6. Chapman, Paul. “‘Ribon’ Magazine Celebrates 60th Anniversary with ‘Box Quest.’” Crunchyroll, 30 May 2015.
7. “Sally the Witch.” Wikipedia.
8. Saito, Kumiko. “Magic, Shōjo, and Metamorphosis: Magical Girl Anime and the Challenges of Changing Gender Identities in Japanese Society.” The Journal of Asian Studies, vol. 73, no. 1, 2014, pp. 147–148.
9. Wikipedia citing Dogao vol. 2, Super Majokko Taisen, 1997, p26.
10. Drazen, Patrick. Anime Explosion! The What? Why? & Wow! of Japanese Animation. Stone Bridge Press, 2004. p.247.
11. listing for the Sally the Witch manga.
12. Ladd, Fred, and Harvey Deneroff. Astro Boy and Anime Come to the Americas: An Insider’s View of the Birth of a Pop Culture Phenomenon. McFarland & Co., Inc., Publishers, 2009. p.155.
13. Clements, Jonathan. Anime: A History. Palgrave Macmillan, 2013. pp. 223-226.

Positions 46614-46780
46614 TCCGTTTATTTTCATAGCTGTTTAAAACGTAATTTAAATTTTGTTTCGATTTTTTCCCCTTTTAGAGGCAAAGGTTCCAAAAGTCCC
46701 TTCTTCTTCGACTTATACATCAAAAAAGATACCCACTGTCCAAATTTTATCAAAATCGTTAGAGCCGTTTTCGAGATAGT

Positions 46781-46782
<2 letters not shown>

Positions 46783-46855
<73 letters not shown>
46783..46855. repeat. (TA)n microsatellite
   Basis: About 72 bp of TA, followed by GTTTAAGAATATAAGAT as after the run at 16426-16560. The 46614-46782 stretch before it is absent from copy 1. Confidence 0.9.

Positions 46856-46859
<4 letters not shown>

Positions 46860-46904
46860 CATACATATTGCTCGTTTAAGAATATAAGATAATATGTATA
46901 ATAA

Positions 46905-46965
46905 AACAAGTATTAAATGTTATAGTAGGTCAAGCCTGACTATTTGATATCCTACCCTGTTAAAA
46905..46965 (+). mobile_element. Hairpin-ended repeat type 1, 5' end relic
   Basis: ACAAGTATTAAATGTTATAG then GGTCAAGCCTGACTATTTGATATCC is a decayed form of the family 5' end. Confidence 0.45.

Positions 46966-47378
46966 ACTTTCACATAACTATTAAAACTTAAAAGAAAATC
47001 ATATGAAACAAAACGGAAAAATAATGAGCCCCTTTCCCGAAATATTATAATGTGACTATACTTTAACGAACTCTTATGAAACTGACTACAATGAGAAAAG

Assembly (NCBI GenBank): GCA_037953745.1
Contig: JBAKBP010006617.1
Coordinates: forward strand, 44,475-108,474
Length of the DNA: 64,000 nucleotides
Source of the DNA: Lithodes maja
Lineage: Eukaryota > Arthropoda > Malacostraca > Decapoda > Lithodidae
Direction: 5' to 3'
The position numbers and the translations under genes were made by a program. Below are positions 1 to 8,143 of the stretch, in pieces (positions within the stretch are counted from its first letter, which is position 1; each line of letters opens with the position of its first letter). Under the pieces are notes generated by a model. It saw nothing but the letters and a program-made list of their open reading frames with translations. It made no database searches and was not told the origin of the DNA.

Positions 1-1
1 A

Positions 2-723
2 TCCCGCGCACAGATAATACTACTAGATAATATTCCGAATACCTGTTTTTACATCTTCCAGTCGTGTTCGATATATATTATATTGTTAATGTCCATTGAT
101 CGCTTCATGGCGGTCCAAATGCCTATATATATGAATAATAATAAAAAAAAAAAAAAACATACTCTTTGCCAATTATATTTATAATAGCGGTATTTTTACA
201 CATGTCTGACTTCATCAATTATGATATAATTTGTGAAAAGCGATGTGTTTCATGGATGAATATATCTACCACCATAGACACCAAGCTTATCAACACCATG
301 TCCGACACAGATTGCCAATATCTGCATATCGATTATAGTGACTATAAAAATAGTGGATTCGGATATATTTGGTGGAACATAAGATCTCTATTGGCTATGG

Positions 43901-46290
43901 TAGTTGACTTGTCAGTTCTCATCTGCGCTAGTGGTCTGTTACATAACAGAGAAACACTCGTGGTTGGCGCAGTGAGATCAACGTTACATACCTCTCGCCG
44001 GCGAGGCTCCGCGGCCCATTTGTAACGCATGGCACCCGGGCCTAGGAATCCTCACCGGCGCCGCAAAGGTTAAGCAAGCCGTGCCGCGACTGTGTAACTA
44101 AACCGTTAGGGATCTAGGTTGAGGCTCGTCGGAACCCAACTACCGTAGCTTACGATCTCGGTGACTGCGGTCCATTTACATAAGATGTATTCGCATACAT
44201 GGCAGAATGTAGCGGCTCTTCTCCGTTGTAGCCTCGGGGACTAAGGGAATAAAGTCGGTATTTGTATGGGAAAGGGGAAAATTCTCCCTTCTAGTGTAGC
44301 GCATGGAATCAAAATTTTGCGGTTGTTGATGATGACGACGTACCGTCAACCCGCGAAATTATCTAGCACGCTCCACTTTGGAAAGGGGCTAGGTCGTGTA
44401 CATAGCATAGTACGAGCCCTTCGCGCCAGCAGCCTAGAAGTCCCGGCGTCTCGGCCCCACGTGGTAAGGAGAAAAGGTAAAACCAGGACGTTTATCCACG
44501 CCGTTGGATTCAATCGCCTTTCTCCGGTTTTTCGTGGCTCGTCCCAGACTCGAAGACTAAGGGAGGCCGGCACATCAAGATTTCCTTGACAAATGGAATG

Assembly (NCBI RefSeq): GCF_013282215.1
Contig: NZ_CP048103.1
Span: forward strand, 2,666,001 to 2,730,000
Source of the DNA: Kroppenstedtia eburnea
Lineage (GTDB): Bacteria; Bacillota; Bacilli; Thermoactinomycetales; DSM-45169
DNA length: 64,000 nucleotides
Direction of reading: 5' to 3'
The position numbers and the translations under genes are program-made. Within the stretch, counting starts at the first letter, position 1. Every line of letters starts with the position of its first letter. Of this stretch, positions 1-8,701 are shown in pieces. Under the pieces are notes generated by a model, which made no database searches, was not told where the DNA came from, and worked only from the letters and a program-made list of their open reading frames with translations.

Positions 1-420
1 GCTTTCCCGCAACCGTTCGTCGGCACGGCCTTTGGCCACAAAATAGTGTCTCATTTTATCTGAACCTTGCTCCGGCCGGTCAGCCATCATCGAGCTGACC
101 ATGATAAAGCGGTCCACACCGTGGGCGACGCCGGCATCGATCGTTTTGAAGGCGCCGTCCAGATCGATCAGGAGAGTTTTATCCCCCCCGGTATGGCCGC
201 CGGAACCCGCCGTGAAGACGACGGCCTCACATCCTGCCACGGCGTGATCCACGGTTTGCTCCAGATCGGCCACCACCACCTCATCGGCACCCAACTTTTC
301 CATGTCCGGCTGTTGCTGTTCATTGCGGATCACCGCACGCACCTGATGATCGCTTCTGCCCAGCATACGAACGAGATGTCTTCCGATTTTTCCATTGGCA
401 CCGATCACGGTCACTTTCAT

14. Minifée opening theme
15. Clements, Jonathan. Anime: A History. Palgrave Macmillan, 2013. pp. 171.
16. All voice actor information taken from Anime News Network’s encyclopedia.
17. Saitō Tamaki. Beautiful Fighting Girl. Translated by Dawn Lawson and J. Keith Vincent, Commentary by Hiroki Azuma, University of Minnesota Press, 2011. pp. 87-88
18. Anime News Network: Sally the Witch
19. Ettinger, Ben. “Solo Animators.” Anipages, 19 Aug. 2004.
20. Egan, Toussaint. “25 Years Later: Remembering Giant Robo.” Paste Magazine, Paste Media Group, 22 July 2017.
Mahou Profile #001: Magical Girl Ancestors [Transcript]

Mahou Profile #001: Magical Girl Ancestors [Transcript]

[The following is a transcript of episode 1 of the Mahou Profile series, viewable on YouTube here.]

Welcome one and all to the first official episode of Mahou Profile: A History of Magical Girls! My name is ErynCerise, and before we do anything else today: let’s break down the term “mahou shoujo”.

Roughly speaking, “mahou” means “magic” or “sorcery”, and “shoujo” means “young girl”. “Magic”. “Girl”. Magical girl. Pretty simple.